Anyways, this is horrendous. I also echo the concern above, which was raised after WYD 2013 as welll, re: validity, which also extends to the ability of priests to concelebrate at a distance without their own paten and chalice in front of them.

  35. gramma10 says:

    I believe that anyone could have taken the consecrated host home as a souvenir!

    I believe that only the people on the altar should receive Jesus at a Mega mass.

    I suggest that each person should be told to pray a Soiritual Communion.
    Let there be people in the crowd giving this printed prayer out instead of the Host!
    From ewtn.com
    An Act of
    Spiritual
    Communion

    My Jesus,
    I believe that You
    are present in the Most Holy Sacrament.
    I love You above all things,
    and I desire to receive You into my soul.
    Since I cannot at this moment
    receive You sacramentally,
    come at least spiritually into my heart. I embrace You as if You were already there and unite myself wholly to You. Never permit me to be separated from You.
    Amen.

  36. Charivari Rob says:

    Thank you, Matt R. That wasn’t the example I was thinking of, but good to know about it.

    http://www.efootage.com/stock-footage/72956/Cardinal_Spellman_Anniversary_Mass/

  37. Gratias says:

    I take a different view on the second question. Communion should be given to all that attend, even if it is not following perfect protocols. Many among these millions probably had not received in years. Bringing people back to the Church is what evangelization is all about. I remember seeing video of Cardinal Bergoglio crossing the street in front of the basilica of the Virgin de Lujan and giving communion to people on the other side of the road, which congregated around him in numbers.

    People fall off the Church but after taking communion they are back on. So the more the better. I know this may be unorthodox, but bringing some sheep back is a great achievement.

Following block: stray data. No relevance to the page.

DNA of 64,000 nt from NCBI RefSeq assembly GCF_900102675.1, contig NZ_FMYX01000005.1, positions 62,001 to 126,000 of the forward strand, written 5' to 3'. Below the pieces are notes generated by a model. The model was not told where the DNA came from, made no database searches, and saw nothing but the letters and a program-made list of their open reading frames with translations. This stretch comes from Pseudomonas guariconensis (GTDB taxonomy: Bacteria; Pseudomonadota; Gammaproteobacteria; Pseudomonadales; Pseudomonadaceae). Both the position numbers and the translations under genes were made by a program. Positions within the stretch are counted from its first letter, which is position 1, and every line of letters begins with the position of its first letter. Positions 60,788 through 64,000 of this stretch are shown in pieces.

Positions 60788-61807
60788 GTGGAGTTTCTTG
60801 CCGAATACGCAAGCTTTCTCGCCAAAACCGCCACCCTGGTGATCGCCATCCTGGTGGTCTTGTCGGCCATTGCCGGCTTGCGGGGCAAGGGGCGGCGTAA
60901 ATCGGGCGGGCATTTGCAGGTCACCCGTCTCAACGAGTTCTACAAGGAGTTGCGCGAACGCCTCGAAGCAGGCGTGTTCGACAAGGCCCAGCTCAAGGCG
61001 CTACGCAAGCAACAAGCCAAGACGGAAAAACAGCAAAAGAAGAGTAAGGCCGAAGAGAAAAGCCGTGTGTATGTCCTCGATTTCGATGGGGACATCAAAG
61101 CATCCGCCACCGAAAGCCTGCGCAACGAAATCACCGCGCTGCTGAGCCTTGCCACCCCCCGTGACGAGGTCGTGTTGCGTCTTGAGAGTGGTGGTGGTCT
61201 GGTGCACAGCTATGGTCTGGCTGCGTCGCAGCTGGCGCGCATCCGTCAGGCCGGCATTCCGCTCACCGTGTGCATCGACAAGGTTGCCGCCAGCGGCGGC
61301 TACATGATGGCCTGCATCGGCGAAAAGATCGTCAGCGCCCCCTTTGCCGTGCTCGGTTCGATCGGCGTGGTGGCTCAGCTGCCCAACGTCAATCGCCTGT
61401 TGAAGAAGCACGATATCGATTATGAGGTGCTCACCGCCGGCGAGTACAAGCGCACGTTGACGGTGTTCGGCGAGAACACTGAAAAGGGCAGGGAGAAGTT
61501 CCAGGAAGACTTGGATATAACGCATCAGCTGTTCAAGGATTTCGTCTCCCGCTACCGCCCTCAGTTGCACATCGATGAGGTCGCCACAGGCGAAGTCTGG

The only advantage of the Vatican II in my mind is that people can communicate without previous confession. I know this is not technically true but is the current pastoral praxis. Using this dubious argument I could convince my bèlle mère to take communion at the TLM after 40 years of not doing so at the Novus Ordo. She joined us many times, and when she recently gave her Spirit in her sleep peacefully at 94 it was a great consolation to have been able to bring her back.

    In sum, sometimes we should be less papists than the Pope.

  38. Emilio says:

    I could not watch the video, I love the Euharist too much and I also thought about my blood pressure. Our Lady of Fatima asked for acts of reparation for a reason. I voted no to both, why is it necessary to put the Eucharist at any risk if it is not mandatory that the faithful receive at every Mass? Is it not enough of a grace to be in the Pope’s presence, to worship along with him, receive his teachings and his blessing? I was present at WYD 2002 and 2005 and the distribution of Communion was chaotic at both, better in Canada and simply atrocious in Germany. It had rained at both events, and both were windy, muddy and damp.

    Matt Robare is quite correct, I remember reading an online news report that reforms for “mega” Masses were in the works under Benedict’s Pontificate, which also had Cañizares Llovera at CDW once upon a time… There was also a rumored liturgical document that the CDW was supposedly going to publish with Benedict’s full authority… And we all know how that ended. We can expect an encyclical on ecology under this pontificate, but a handle on all the liturgical disarray? It’s back to the trenches for most of us I’m afraid. Let us be grateful that for now we still have our communitties and our pastors in our little corners where reverence and liturgical sanity are still reality.

  39. Phil_NL says:

    OK? No, definitely not.
    Desecration? No, not in and of itself.